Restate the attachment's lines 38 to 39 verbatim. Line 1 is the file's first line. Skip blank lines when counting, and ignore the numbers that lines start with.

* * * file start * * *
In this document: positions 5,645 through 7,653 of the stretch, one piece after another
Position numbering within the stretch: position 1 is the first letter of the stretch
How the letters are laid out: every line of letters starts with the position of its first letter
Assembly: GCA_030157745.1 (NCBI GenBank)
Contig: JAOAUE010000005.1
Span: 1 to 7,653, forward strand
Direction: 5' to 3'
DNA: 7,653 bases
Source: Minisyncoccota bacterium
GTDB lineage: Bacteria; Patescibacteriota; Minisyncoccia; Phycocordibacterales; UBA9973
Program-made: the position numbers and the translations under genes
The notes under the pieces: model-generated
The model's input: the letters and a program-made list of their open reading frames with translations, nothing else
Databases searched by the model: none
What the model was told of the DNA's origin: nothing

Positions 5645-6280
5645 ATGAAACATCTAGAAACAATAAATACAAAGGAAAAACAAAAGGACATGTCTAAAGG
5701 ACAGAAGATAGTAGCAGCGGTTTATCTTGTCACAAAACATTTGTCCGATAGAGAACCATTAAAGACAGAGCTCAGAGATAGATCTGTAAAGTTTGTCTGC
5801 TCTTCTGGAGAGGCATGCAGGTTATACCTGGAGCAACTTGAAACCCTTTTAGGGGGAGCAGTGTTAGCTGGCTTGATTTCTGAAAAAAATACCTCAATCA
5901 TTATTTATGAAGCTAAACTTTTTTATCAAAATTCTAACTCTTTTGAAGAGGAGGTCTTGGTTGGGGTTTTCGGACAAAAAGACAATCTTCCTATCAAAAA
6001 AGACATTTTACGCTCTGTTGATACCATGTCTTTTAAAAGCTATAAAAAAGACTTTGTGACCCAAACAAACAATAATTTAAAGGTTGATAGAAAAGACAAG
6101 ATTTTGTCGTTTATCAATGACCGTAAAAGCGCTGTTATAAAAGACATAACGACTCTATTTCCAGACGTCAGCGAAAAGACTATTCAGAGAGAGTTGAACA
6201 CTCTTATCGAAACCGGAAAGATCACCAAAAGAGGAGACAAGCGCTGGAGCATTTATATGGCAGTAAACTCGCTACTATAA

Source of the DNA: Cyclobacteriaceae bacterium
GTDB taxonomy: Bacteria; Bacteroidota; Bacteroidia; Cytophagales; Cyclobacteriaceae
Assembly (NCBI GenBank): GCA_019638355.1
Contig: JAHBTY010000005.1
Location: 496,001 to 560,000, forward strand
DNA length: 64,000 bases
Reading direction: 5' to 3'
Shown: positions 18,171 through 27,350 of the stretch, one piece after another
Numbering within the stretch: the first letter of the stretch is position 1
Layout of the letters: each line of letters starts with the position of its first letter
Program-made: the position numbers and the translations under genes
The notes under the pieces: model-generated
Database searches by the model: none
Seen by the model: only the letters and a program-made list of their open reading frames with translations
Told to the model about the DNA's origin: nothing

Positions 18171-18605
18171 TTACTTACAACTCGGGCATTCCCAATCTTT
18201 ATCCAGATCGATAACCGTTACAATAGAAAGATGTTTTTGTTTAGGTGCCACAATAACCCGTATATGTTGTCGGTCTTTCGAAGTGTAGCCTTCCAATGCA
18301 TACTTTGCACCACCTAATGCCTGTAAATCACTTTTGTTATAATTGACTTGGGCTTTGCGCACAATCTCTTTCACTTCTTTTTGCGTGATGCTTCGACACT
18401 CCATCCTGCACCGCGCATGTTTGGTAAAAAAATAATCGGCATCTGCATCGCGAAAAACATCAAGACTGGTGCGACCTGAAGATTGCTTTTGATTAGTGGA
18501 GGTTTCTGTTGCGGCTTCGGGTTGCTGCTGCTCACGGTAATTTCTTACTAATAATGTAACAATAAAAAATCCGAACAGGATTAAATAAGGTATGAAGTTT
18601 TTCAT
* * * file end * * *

Told to the model about the DNA's origin: nothing

Positions 18171-18605